B-CU Named Partner for National Healthy Community Grant
Bethune-Cookman University has been named a partner with the Volusia County Health Department in a new program to help make Daytona Beach a healthier place to live.
Supported by the Center for Disease Control’s Healthy Community Programs, the National Association of Chronic Disease Directors (NACDD) announced that Daytona Beach has been selected to become part of Action Communities for Health, Innovation, and EnVironmental ChangE (ACHIEVE) as one of 40 communities awarded by national partners who work together on ACHIEVE.
Daytona BEACH (Best Environment for Active Community Health) applied for this program and was selected after a competitive review process. The $64,000 in funding will enhance local efforts to create a coalition to focus on healthy lifestyles in the Daytona Beach community.
ACHIEVE is a partnership between local communities and national and state organizations joined in a movement to create healthier places to live, work and play. NACDD, along with the National Association of County and City Health Officials, the National Recreation and Park Association, and the YMCA of the USA all partnered to fund 40 communities in 24 states to become part of ACHIEVE, an aggressive social movement that is mobilizing leaders in local communities to respond to the public health challenge of obesity, physical inactivity, and poor nutrition.
"We are so excited about this great partnership as part of such a valuable new community program,” said Dr. Alma Dixon, executive director of health equity at Bethune-Cookman University’s Odessa Chambliss Wellness Center. "Our neighbors here in Daytona Beach are in dire need of this movement to extend their lifespan and improve the overall quality of their lives.”
Through ACHIEVE, partners work together to change policies that make the healthy choice the easy choice. ACHIEVE brings together concerned citizens who take a holistic approach to creating healthy communities for this and future generations, and provides local leaders with technical assistance to empower communities to take local action to solve specific health problems. Community leaders use a strategic approach to put policies in place that address physical activity, nutrition, tobacco cessation, obesity, diabetes, and cardiovascular disease, and improve access to places that support people in becoming and staying healthier.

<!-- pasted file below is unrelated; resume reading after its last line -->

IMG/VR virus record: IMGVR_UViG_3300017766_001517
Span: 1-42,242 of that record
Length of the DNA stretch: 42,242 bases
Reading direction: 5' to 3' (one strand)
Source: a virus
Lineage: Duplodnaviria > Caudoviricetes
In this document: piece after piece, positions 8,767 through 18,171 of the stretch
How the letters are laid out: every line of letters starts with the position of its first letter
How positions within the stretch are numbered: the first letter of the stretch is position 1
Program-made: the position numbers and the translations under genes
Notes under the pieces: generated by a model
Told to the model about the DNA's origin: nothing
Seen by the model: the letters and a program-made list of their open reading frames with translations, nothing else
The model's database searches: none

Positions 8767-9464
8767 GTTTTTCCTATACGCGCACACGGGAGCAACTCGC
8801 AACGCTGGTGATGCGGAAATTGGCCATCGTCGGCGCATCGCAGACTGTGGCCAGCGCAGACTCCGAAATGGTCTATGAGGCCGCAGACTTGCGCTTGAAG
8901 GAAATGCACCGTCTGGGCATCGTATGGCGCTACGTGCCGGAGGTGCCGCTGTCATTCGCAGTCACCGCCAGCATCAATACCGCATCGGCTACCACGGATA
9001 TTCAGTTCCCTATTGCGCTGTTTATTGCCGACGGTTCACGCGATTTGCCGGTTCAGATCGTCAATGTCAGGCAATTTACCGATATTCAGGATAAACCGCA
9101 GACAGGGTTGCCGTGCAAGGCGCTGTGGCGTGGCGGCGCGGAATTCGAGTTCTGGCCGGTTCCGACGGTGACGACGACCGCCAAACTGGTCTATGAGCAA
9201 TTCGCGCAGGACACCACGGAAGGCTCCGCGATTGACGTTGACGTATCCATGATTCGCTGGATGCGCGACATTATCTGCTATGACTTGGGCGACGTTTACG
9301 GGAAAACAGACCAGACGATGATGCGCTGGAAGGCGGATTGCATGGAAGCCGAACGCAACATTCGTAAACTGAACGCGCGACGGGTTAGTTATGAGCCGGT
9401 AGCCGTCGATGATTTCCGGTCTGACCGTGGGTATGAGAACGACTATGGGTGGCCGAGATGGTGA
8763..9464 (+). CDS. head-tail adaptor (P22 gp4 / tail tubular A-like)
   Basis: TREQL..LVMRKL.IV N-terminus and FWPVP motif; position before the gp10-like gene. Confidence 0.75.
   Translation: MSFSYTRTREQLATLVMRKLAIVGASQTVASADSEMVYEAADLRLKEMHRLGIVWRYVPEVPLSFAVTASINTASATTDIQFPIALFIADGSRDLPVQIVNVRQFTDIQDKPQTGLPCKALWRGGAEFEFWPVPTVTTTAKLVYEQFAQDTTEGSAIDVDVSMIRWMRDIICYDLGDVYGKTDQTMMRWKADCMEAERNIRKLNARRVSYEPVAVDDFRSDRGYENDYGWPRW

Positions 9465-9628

"A coalition will work together to create tobacco-free environments, improve access to fresh fruits and vegetables, and support safe neighborhood parks, playgrounds and multi-use trails for physical activity for youth,” said Dr. Bonnie J. Sorensen, director of the Volusia County Health Department.
In addition to the Volusia County Health Department and Bethune-Cookman University, the committed partners include One Voice for Volusia, Volusia-Flagler Family YMCA, and the City of Daytona Beach Leisure Services Department.
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About Bethune-Cookman University
Founded in 1904 by Mary McLeod Bethune, Bethune-Cookman University (B-CU) today sustains her legacy of faith, scholarship and service through its relationship with the United Methodist Church and its commitment to academic excellence and civic engagement. B-CU offers baccalaureate degrees in 37 majors through six academic schools – Arts & Humanities; Business; Education; Nursing; Science, Engineering and Mathematics; and Social Sciences – and maintains intercollegiate athletic programs and instrumental and choral groups that have achieved national recognition. Located in Daytona Beach, B-CU is one of three private historically black colleges in the state of Florida. The institution boasts a diverse and international faculty and student body of more than 3,400.